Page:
One downside we have been frustrated with are the additional fees that are sometimes tacked on at state parks. Florida has a daily utility fee, Colorado and South Dakota have daily vehicle fees, and Texas has a daily per person fee, just to name a few. If we’re planning to visit that state park for a specific reason or we’re staying long enough in that state to justify the annual state parks pass, these fees don’t usually chase me away. But if we’re just looking to spend 1-2 nights on the way somewhere else, I will often end up booking a full hookup site at an RV park if it ends up being close in price to the state park campground after fees are added.

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    Boondocking in National Parks

    Our First Thoughts:

    My first impression of National Parks campgrounds was that they are essentially boondocking locations that aren’t free. That might sound like a lose-lose situation, but it wasn’t not to us! The National Parks make up a large portion of our must-see list, and we loved the idea of being right in the middle of the action. I was nervous about our small solar set up with a lot of boondocking but I was confident in my trip planning skills to be on top of booking those highly sought after sites months in advance!

    How We Feel Now:

    In the past 2 years we’ve camped in 7 national parks! And while it can be a bit annoying at times to spend money on a campground with no hookups, camping inside the national parks is incredibly convenient! It’s the main reason we’re sticking tight with Bex, even though plenty of people have told us that we’d be upgrading to a larger RV by now. You just can’t be the location (and often the views!) of national park campgrounds.

    We had a bit of trouble keeping our batteries from dying in Acadia our first year (there are a LOT of trees there!), but now that we have an upgraded solar and battery system, boondocking for several days in a row is going much better.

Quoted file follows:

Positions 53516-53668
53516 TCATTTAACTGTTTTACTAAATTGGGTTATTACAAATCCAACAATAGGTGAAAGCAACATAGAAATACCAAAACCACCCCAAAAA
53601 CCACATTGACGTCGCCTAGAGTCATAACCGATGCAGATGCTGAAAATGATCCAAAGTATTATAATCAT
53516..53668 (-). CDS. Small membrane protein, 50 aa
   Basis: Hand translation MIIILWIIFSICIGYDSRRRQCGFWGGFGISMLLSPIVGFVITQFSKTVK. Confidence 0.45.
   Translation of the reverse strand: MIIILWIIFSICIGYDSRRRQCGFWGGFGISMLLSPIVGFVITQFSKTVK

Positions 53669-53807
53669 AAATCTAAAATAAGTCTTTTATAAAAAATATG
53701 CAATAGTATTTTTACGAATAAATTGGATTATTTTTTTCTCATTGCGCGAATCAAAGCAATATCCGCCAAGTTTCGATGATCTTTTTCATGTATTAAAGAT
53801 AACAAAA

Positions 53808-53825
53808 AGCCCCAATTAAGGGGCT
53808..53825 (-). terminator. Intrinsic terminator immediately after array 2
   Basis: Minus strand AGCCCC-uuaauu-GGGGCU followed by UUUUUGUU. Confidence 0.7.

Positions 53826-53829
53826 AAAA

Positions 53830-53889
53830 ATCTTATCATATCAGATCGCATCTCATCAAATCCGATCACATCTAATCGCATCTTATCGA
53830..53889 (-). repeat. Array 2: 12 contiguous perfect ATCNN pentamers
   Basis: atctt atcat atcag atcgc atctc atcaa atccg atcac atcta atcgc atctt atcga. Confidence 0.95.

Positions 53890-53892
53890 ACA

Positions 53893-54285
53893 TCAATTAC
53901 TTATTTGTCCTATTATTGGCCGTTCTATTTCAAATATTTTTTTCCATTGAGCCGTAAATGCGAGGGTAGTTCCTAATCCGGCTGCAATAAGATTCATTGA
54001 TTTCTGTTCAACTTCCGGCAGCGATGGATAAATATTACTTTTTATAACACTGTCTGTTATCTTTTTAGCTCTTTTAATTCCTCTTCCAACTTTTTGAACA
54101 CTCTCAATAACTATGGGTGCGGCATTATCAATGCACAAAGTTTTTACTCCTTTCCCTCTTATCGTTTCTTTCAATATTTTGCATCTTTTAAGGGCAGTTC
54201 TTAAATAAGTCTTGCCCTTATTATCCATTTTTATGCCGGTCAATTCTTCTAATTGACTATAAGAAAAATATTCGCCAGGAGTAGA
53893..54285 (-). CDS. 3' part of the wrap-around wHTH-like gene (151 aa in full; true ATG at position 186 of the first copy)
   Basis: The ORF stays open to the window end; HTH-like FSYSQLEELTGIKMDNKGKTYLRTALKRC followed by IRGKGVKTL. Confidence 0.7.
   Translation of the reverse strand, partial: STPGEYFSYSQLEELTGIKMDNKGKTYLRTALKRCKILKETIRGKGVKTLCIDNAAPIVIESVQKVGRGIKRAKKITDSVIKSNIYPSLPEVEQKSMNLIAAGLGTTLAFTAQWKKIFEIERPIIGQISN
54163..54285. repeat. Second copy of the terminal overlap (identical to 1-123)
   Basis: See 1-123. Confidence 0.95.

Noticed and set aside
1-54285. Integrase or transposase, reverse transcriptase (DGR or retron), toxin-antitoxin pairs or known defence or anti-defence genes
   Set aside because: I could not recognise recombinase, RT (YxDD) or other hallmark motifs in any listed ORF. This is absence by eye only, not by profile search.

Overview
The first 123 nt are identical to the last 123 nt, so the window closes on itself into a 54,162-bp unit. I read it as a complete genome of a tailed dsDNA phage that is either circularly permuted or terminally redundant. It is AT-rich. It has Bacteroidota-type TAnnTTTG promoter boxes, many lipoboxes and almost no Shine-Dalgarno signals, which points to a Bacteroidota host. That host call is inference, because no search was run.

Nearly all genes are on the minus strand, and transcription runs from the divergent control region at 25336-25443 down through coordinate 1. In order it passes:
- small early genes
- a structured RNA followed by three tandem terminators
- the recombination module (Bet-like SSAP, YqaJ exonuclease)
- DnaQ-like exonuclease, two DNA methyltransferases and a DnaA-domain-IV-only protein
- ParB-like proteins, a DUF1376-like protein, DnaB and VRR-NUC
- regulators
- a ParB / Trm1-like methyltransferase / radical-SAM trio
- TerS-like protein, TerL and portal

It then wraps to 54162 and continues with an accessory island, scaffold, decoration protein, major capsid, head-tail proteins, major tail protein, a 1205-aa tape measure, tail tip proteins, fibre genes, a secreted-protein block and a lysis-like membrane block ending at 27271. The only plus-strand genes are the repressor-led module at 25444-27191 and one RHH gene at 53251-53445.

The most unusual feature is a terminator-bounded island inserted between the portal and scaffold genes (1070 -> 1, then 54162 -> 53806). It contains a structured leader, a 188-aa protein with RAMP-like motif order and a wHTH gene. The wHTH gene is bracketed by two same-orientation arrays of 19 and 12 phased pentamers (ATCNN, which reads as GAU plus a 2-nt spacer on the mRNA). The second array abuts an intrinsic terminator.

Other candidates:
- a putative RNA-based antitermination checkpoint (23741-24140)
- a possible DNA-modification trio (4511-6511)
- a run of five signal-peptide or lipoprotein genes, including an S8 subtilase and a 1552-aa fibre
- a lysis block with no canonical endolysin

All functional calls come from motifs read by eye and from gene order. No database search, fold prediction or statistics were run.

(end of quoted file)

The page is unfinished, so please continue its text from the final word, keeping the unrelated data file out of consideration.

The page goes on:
Boondocking on BLM Land

    Our First Thoughts:

    Boondocking majorly appealed to us for a few reasons. For one, it’s free. And for another, it seemed to be the best way to get the most privacy and the most beautiful views. Unfortunately, boondocking is mostly inaccessible to us here on the East Coast, because we’re nowhere near BLM land. I also wondered if I’d prefer paying $20-30 a night in order to be in the middle of the park I’m intending to visit instead of staying farther away on free land. I didn’t want the extra stress of needing to get out the door quick enough to beat the line of cars that forms every day outside of each national park. We were excited to get out and try some boondocking to see how we liked it!

    How We Feel Now:

    As I expected, several times over the past 2 years we have chosen to stay inside the national park instead of boondocking for free nearby. But we have also chosen to boondock on BLM or national forest land a few times and really enjoyed it. Our favorite BLM boondocking so far has combined a beautiful scenic location with privacy between fire rings (how you can most easily identify sites on BLM) and proximity to sight seeing. If we can’t use the boondocking spot as a jumping off point for our sightseeing, I think the we’d get a little restless to move on after a day or two. But that probably has something to do with the stage our kids are at.

    One thing I didn’t expect was being able to stop overnight on BLM instead of a Cabela’s or Cracker Barrel when we’re traveling out west. I think we’ll definitely continue looking for these single night stopover points as we continue to travel, especially the ones with gorgeous views!

    Looking ahead to the next year of travel, we’re planning a lot more state and national park camping, but we’ll probably need some RV park stays as we get closer to summer. And I know Ryan is hoping for some more scenic BLM sites!